Craig Ogden in Concert
Works by JS Bach, Albéniz, Scarlatti, Villa-Lobos, Coste, Barrios, Coeck, Lenani, Tadic and Reinhardt
Craig Ogden (guitar)
Chandos CHAN 20159 75:16 mins
This latest album in Craig Ogden’s extensive discography is neither themed on a book or a concept, nor the time of year, as some of his previous recordings, but a well-chosen programme of his favourite regular repertoire pieces. The less widely-familiar works here counter any presumed familiarity with the Granados, Albéniz and Villa-Lobos war horses.
And yet Ogden, as ever, puts his own convincing mark on works such as the Granados Andaluza and the Villa-Lobos Chôros No. 12, from microsecond caesura, to decisions on where to accent, where to hold back and where to let loose. Elsewhere, the style varies from Scarlatti to Tadić, the latter’s Walk Dance ending the programme with vibrant and earthy punch, in stark contrast to the more obviously refined Scarlatti sonatas which open the programme.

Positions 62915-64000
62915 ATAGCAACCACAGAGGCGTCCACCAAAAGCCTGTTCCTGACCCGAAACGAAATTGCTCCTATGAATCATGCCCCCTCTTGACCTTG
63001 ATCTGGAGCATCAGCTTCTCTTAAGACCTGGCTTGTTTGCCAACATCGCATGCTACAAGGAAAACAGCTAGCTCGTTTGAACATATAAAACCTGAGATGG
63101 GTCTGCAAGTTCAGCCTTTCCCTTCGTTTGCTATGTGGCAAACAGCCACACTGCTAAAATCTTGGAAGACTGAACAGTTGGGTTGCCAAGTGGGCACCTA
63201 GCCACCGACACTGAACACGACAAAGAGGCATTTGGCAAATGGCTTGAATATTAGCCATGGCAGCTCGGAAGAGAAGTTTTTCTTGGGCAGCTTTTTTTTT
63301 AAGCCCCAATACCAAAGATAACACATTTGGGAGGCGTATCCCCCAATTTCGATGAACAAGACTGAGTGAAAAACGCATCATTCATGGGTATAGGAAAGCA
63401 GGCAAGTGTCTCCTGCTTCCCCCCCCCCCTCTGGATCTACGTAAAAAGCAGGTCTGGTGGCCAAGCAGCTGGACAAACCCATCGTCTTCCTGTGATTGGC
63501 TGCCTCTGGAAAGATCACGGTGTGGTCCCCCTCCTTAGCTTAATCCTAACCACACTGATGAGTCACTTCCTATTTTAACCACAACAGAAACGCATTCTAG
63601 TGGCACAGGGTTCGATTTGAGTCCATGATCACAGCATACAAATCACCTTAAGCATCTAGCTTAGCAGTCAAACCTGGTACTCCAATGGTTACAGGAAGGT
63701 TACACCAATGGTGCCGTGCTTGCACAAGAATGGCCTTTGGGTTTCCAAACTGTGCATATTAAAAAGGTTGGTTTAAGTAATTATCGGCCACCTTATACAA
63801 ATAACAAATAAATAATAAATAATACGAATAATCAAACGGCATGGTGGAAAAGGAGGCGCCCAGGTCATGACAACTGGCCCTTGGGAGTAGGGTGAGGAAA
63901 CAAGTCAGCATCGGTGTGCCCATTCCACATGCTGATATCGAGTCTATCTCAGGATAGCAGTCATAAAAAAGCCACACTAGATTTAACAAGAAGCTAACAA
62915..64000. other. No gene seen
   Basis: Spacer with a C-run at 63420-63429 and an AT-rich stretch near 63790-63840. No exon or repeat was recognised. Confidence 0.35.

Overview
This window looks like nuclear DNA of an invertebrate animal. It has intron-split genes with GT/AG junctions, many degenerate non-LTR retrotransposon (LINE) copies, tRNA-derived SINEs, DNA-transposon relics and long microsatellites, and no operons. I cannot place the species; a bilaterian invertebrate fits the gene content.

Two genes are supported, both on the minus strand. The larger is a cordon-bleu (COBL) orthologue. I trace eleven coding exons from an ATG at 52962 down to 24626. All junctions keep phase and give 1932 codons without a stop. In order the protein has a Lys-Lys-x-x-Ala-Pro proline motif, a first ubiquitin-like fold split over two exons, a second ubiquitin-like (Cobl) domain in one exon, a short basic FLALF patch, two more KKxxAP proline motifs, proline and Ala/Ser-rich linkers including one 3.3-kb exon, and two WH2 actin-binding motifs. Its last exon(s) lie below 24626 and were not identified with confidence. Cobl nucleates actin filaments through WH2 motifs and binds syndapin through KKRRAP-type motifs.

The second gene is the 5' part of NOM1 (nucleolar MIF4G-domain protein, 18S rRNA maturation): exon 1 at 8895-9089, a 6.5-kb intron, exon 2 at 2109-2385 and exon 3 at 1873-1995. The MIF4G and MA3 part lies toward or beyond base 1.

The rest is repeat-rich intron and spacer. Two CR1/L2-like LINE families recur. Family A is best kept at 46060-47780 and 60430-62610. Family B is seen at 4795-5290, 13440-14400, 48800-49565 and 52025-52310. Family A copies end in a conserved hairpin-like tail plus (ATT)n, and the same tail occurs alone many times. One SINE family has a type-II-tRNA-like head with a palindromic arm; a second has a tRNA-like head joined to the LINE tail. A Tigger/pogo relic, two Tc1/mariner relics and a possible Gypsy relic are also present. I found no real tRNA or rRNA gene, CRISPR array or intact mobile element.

In between, the animated Le Départ by the winningly-named 19th-century composer Napoléon Coste, who dedicated this piece to the head of the Belgian Customs Service. Nothing dully administrative in this depiction of Russian forces leaving for the Crimea, however, and Ogden gives it great vigour. Barrios Mangorè’s Julia Florida, named for one of his pupils, is a gentler affair, lovely and tenderly played. Of the Bach selection from his Suite in E major, BWV 996, the Sarabande stands out, sombre, introspective and beautifully done, whilst the Bourrée is thoroughly alive with the dance.
The only slightly jarring stylistic leap is from Villa-Lobos to Reinhardt’s jazzy Nuages, its upbeat exterior a foil for the oppression of war.
Sarah Urwin Jones